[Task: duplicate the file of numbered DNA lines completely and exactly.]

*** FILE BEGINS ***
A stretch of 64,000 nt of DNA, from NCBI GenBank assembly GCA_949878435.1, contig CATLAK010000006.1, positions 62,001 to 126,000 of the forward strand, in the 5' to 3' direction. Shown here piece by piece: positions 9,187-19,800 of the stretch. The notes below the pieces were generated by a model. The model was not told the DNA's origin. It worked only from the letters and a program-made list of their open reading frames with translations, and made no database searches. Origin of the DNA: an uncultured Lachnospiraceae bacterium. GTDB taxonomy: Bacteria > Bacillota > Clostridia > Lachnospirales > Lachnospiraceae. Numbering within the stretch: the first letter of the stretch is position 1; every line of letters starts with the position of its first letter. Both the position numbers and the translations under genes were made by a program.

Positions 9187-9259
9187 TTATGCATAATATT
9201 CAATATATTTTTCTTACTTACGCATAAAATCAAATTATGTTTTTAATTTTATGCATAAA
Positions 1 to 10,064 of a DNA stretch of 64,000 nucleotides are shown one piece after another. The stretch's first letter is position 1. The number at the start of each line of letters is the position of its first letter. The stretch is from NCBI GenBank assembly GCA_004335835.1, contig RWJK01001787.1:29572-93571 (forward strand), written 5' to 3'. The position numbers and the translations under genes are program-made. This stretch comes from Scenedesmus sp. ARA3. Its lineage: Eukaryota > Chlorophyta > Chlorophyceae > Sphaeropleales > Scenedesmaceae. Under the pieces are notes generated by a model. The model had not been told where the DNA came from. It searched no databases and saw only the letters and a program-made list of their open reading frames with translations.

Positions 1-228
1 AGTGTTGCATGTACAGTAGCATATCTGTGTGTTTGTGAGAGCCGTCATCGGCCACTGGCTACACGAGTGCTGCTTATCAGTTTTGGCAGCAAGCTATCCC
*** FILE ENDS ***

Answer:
A stretch of 64,000 nt of DNA, from NCBI GenBank assembly GCA_949878435.1, contig CATLAK010000006.1, positions 62,001 to 126,000 of the forward strand, in the 5' to 3' direction. Shown here piece by piece: positions 9,187-19,800 of the stretch. The notes below the pieces were generated by a model. The model was not told the DNA's origin. It worked only from the letters and a program-made list of their open reading frames with translations, and made no database searches. Origin of the DNA: an uncultured Lachnospiraceae bacterium. GTDB taxonomy: Bacteria > Bacillota > Clostridia > Lachnospirales > Lachnospiraceae. Numbering within the stretch: the first letter of the stretch is position 1; every line of letters starts with the position of its first letter. Both the position numbers and the translations under genes were made by a program.

Positions 9187-9259
9187 TTATGCATAATATT
9201 CAATATATTTTTCTTACTTACGCATAAAATCAAATTATGTTTTTAATTTTATGCATAAA
Positions 1 to 10,064 of a DNA stretch of 64,000 nucleotides are shown one piece after another. The stretch's first letter is position 1. The number at the start of each line of letters is the position of its first letter. The stretch is from NCBI GenBank assembly GCA_004335835.1, contig RWJK01001787.1:29572-93571 (forward strand), written 5' to 3'. The position numbers and the translations under genes are program-made. This stretch comes from Scenedesmus sp. ARA3. Its lineage: Eukaryota > Chlorophyta > Chlorophyceae > Sphaeropleales > Scenedesmaceae. Under the pieces are notes generated by a model. The model had not been told where the DNA came from. It searched no databases and saw only the letters and a program-made list of their open reading frames with translations.

Positions 1-228
1 AGTGTTGCATGTACAGTAGCATATCTGTGTGTTTGTGAGAGCCGTCATCGGCCACTGGCTACACGAGTGCTGCTTATCAGTTTTGGCAGCAAGCTATCCC